Some enjoy a quiet, candlelit soak in the bath while others prefer a quick and easy shower. Each serves the same purpose, but they both have pros and cons that could potentially sway your opinion towards one or the other. Regardless of which one you may regularly prefer, there are great health benefits that certainly go beyond cleanliness.
Skin: Have you ever enjoyed a nice long bath but afterward noticed how dry your skin felt? A hot bath may be relaxing after a long day but the hot water can lead to dried out skin that feels itchy and flaky. Someone who has sensitive skin or is affected by various skin conditions may have a harsher reaction as soaking in hot water alone may not be the most beneficial for troubled skin. A bath, however, offers the opportunity to soak in something other than just water such as, bath bombs, oatmeal blends, Epsom salts and much more; all of which can potentially rejuvenate and refresh the skin. Many of these soaking elements can range from moisturizing the skin to removing toxins from your body. In either case, it is always best to protect your skin by fully moisturizing after any length of time in the tub.
Body and Mind: Baths can bring a sense of relaxation to our bodies and offer quick recovery to sore and achy muscles. The cozy, all around warmth of a bath reduces stress by forcing us to slow down and relax. Showers have similar effects as they too can promote relaxation and ease anxiety by massaging our muscles with the pressure from a hot waterfall. Hot shower steam can also act as a decongestant when you have an unrelenting cold. Conversely, cool showers have quite a few benefits as well. They bring alertness in the morning, help promote weight loss and boost our immune systems.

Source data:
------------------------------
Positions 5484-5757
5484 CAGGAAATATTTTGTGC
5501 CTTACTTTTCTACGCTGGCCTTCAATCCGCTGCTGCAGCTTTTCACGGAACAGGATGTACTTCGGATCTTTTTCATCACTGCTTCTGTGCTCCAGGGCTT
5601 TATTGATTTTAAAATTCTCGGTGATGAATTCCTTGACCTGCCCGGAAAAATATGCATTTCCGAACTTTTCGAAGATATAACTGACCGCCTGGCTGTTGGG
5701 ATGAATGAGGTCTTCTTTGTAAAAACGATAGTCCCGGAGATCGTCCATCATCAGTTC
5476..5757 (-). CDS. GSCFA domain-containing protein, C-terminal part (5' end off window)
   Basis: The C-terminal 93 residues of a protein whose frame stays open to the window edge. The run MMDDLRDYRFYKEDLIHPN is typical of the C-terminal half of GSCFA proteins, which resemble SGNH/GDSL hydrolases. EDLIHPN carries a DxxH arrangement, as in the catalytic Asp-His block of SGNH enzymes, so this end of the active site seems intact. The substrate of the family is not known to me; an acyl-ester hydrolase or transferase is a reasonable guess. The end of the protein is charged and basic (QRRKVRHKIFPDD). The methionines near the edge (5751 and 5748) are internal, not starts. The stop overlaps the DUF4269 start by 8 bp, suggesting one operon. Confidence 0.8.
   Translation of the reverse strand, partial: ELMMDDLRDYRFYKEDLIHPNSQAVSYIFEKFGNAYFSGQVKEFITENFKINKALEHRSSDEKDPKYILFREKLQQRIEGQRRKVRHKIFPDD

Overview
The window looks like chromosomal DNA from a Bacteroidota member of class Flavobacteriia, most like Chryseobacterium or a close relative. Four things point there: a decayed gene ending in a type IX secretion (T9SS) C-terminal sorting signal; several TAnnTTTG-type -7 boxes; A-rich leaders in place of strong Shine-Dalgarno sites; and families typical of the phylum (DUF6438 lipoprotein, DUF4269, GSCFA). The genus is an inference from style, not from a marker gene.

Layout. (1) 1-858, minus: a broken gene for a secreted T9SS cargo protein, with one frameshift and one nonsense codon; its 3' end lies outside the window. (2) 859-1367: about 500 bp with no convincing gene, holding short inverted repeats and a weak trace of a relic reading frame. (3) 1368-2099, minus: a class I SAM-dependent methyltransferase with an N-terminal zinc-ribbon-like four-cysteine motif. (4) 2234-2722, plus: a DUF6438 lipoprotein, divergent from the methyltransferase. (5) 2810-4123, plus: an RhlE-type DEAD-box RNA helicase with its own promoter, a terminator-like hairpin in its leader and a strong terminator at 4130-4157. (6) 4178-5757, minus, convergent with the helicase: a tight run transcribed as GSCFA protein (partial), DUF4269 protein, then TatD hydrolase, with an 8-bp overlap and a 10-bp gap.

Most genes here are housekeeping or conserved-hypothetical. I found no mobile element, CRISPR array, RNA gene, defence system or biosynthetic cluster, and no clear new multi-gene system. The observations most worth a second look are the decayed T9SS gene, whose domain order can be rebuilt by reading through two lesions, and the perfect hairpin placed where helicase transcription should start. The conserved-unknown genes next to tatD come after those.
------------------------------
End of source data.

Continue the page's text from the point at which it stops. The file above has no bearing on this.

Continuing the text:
When you wake up later than intended and you quickly need to get clean before heading off to work, you are most likely going to choose a shower. In fact, the average shower length in the U.S. is about 8 minutes long while simply filling up the average tub can take over 7 minutes alone. When you have the time and you want to be wrapped up in a tub full of warm, relaxing water then a bath may well be worth the extra time it takes. One caveat of a bath may lie in the need to shampoo and condition your hair. You won’t really be able to thoroughly rinse your hair out in a tub, so some find that they need to end a soak with a quick rinse from the shower head. In fact, regardless if you’re doing your hair or not it’s best to have a quick rinse anyway to remove soap residue that could potentially cause skin irritation.
How much water are you using? Well, this depends on how long of a shower you like taking. But if your deciding factor is based on water consumption then a shower is the better way to go. A ten-minute shower uses about 25 gallons of water, in other words, a standard showerhead pumps out about 2.5 gallons of water per minute. A bathtub holds approximately double the amount of a ten-minute shower as tubs can range from 40 to over 100 gallons of water…which is a lot of water for one soak. So, if preserving water is important to you, you’ll want to stick primarily with showers.
Baths are a luxurious way to wind down, relax and rejuvenate your body. Your happy place may just be in a cozy tub with Spotify playing your favorite tunes, but they do take a little extra time and can be a little harsher on your skin if you aren’t careful. Showers, while also relaxing, can be a bit more convenient, especially when you are feeling rushed. They also provide more control over any water conservation efforts.
Both options offer our bodies a reprieve from the hustle and bustle of everyday life. If you run into any trouble with your shower head losing pressure, or your hot water running out too quickly, give The Plumbing Joint a call as we would be happy to help evaluate the problem and make any necessary repairs.